Painful bladder syndrome is challenging to cope with, especially if in combination with IBS.
Studies have shown that people with both IBS and painful bladder syndrome combined have a lower quality of life than those without (1). When symptoms are present, it can affect your social life, work life, and even sleep.
This article will explain what painful bladder syndrome is, how it links with IBS, and how to manage the symptoms.
What is painful bladder syndrome?
It is sometimes referred to as interstitial cystitis: a subgroup of painful bladder syndrome where there are lesions or inflammation in the bladder (2).
What are the symptoms of painful bladder syndrome?
Symptoms of painful bladder syndrome can vary from person to person, much like IBS.
The main symptoms include (2):
- Pain or discomfort in the bladder
- Pressure in the bladder
- Frequently needing to pass urine (including throughout the night)
- Urinary urgency
Diagnosis of painful bladder syndrome should be made by a medical professional or a doctor who can investigate further and exclude other bladder-related conditions such as endometriosis.
Is painful bladder syndrome linked to IBS?
Research has shown that people with IBS are more likely to get painful bladder syndrome than people without IBS (3).
It is not clear why there is a higher prevalence of painful bladder syndrome in those with IBS. Therefore, more research is needed on this (3).
One theory is the role of an inflammatory process called cross-sensitisation among the nerves of the bowel and the bladder. Research is currently underway to better understand the factors which may be responsible for the link between IBS and painful bladder syndrome (4).
Interestingly, many of the recommended changes for management of painful bladder syndrome also align with recommendations for IBS management (5).
How to manage painful bladder syndrome
There is currently no cure for painful bladder syndrome, however there are ways you can improve your symptoms.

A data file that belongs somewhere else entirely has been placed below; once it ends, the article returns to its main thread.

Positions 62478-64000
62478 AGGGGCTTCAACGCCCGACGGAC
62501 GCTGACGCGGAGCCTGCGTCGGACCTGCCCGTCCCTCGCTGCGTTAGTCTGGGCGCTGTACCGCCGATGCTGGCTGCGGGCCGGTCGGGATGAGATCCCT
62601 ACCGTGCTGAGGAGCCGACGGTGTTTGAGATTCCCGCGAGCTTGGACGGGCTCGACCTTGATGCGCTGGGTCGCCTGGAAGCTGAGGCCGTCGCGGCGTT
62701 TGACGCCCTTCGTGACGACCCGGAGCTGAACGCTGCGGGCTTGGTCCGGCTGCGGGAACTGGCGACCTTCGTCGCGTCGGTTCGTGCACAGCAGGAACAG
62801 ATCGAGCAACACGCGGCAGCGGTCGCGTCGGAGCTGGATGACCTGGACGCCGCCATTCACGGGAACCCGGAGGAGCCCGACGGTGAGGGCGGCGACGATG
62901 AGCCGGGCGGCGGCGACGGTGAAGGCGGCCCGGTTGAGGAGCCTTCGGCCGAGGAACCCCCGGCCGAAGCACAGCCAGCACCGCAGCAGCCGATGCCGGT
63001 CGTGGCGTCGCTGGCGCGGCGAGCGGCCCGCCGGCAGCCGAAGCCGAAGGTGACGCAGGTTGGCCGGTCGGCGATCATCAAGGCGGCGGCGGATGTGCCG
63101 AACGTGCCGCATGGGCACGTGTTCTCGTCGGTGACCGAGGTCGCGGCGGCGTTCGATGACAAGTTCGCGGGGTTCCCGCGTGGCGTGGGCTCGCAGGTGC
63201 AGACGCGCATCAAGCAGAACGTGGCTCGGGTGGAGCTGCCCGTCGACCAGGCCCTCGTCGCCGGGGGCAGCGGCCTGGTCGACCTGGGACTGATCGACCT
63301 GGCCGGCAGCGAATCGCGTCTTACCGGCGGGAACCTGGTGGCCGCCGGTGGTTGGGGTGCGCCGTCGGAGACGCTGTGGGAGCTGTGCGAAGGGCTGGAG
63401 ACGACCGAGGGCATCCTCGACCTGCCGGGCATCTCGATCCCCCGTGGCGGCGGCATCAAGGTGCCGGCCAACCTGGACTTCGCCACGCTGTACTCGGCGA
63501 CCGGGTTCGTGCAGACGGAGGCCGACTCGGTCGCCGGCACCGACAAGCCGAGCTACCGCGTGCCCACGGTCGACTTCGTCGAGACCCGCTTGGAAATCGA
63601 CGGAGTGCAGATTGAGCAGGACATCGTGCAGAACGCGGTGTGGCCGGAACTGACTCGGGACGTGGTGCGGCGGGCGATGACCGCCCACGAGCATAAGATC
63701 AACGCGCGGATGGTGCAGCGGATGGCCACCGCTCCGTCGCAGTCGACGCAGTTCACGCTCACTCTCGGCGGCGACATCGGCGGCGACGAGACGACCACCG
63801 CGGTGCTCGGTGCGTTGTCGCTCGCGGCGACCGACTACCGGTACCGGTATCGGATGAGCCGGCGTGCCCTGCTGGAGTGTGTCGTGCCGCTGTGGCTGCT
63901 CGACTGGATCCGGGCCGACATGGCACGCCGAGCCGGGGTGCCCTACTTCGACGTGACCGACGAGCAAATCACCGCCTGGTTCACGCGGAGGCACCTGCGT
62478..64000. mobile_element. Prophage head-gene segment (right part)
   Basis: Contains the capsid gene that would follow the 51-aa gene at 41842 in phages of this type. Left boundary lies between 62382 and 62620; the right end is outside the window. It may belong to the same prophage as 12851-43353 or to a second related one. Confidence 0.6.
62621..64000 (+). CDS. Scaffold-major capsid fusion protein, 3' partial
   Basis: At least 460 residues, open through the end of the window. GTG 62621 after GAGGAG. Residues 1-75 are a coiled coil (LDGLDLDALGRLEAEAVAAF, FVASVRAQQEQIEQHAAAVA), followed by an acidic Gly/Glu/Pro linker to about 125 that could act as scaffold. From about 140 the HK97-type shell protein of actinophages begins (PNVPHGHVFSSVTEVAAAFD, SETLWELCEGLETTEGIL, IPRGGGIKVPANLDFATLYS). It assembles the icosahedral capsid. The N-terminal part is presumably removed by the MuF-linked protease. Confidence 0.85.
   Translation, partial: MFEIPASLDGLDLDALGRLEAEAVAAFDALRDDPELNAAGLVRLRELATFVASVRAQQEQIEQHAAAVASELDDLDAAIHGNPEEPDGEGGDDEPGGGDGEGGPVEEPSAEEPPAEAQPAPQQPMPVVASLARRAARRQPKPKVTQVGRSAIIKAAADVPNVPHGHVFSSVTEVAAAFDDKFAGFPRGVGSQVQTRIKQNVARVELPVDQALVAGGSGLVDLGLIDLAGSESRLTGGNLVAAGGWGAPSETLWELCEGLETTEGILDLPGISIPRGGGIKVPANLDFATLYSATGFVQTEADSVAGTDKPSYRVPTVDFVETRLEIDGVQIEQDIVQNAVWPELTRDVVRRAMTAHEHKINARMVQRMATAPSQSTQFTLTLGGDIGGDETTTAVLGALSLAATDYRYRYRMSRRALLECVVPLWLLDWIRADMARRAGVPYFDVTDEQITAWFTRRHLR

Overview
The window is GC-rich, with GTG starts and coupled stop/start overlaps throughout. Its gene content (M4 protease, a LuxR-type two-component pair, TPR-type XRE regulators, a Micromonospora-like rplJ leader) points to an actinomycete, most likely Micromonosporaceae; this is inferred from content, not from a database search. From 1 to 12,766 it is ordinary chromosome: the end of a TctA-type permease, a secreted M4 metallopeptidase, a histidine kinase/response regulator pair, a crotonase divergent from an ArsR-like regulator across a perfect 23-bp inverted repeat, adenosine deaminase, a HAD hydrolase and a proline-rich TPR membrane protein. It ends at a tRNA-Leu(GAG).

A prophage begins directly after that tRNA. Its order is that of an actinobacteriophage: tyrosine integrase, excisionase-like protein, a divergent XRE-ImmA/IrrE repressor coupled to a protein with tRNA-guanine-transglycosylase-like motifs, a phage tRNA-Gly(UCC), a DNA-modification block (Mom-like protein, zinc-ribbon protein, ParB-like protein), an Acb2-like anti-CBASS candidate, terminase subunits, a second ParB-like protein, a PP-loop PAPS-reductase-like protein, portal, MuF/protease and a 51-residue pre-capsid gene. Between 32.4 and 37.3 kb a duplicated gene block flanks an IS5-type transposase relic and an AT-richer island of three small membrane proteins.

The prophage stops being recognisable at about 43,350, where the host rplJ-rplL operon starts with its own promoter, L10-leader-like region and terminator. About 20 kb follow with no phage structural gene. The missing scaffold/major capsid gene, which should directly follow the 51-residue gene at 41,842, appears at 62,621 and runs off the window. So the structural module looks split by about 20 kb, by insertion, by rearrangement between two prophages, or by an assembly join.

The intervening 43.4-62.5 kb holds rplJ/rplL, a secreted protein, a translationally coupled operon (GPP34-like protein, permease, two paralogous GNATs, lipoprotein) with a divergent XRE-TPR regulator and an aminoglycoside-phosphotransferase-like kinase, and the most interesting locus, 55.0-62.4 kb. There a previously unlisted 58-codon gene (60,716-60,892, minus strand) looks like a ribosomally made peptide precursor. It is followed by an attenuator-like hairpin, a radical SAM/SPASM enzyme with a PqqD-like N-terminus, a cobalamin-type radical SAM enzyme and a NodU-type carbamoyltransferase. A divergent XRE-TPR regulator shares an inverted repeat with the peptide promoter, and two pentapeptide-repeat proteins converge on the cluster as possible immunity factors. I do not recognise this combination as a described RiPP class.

International guidelines for the management of painful bladder syndrome recommend lifestyle changes in the first instance for example stress management, gentle activities such as yoga and pelvic relaxation exercises (6).
However, psychological support, whether professional or from social support, can improve symptoms and overall quality of life (8).
Suggestions of coping mechanisms for stress include:
- Reaching out to family or friends
- Include things in your routine that you enjoy
- Breathing techniques
- Relaxation techniques
- Regular exercise
- Cognitive behavioral therapy (CBT)
Pelvic relaxation exercises
Pelvic floor relaxation exercises and ‘bladder training’ can be useful to decrease the frequency and urgency of urination (9).
There is no research that shows pelvic floor exercises (e.g kegel exercises) to be beneficial if you have painful bladder syndrome (10).
Physiotherapists may be able to perform manual exercises to release tension, or advise how you can do this yourself.
Recommended exercises to do at home may include (11):
- Hugging knees to chest
- Reclining with spread legs
Yoga has been shown to ease symptoms for those with painful bladder syndrome, specifically improving bothersome bladder symptoms and pain (12).
Other management options
Dietary changes are also one of the main first line treatments for painful bladder syndrome (more information in the section below).
Other management techniques include (11):
- Hot and cold therapy
- Stopping smoking (the chemicals in cigarettes are a bladder irritant)
- Botulinum A injection or surgery (in severe cases)
Painful bladder syndrome and diet
Up to 90% of people with painful bladder syndrome report that they get changes in their symptoms depending on what they eat (13). However, sensitivity to foods is specific to each person.
Foods which have been reported to worsen symptoms in patients with painful bladder syndrome include (13):
- Caffeinated drinks
- Carbonated drinks
- Spicy foods
- Citrus fruits (lemon, orange, grapefruits)
It may be useful to keep a food diary to determine which foods or drinks may be contributing towards your symptoms, but it is recommended to do this in line with a registered dietitian or other medical professional to help accurately pinpoint this.
Painful bladder syndrome often co-occurs with IBS, usually presenting with urinary symptoms such as urgency and frequency. Although there is no cure, there are multiple management techniques which can help manage your symptoms, so it is important to find out what works best for you.
Written by Annabelle Green, Student Dietitian reviewed by Serena Bansal Registered Dietitian BSc Hons
Serena is UK HCPC Registered Dietitian. She graduated from Coventry University in 2021 with an upper second class in Dietetics and Human Nutrition.
Serena has previously worked as an Acute Dietitian supporting inpatients with both oral nutrition support and enteral tube feeding. She is now currently working as a Specialist Weight Management Dietitian. Alongside this, Serena has worked for The Food Treatment Clinic since 2022 and has created our low FODMAP, histamine intolerance and SIBO ebooks.
Serena has a keen interest in IBS and gut health, most specifically the low FODMAP diet. She is dedicated to helping those with gut conditions to improve their overall quality of life.
Last updated on July 5th, 2022 at 02:43 pm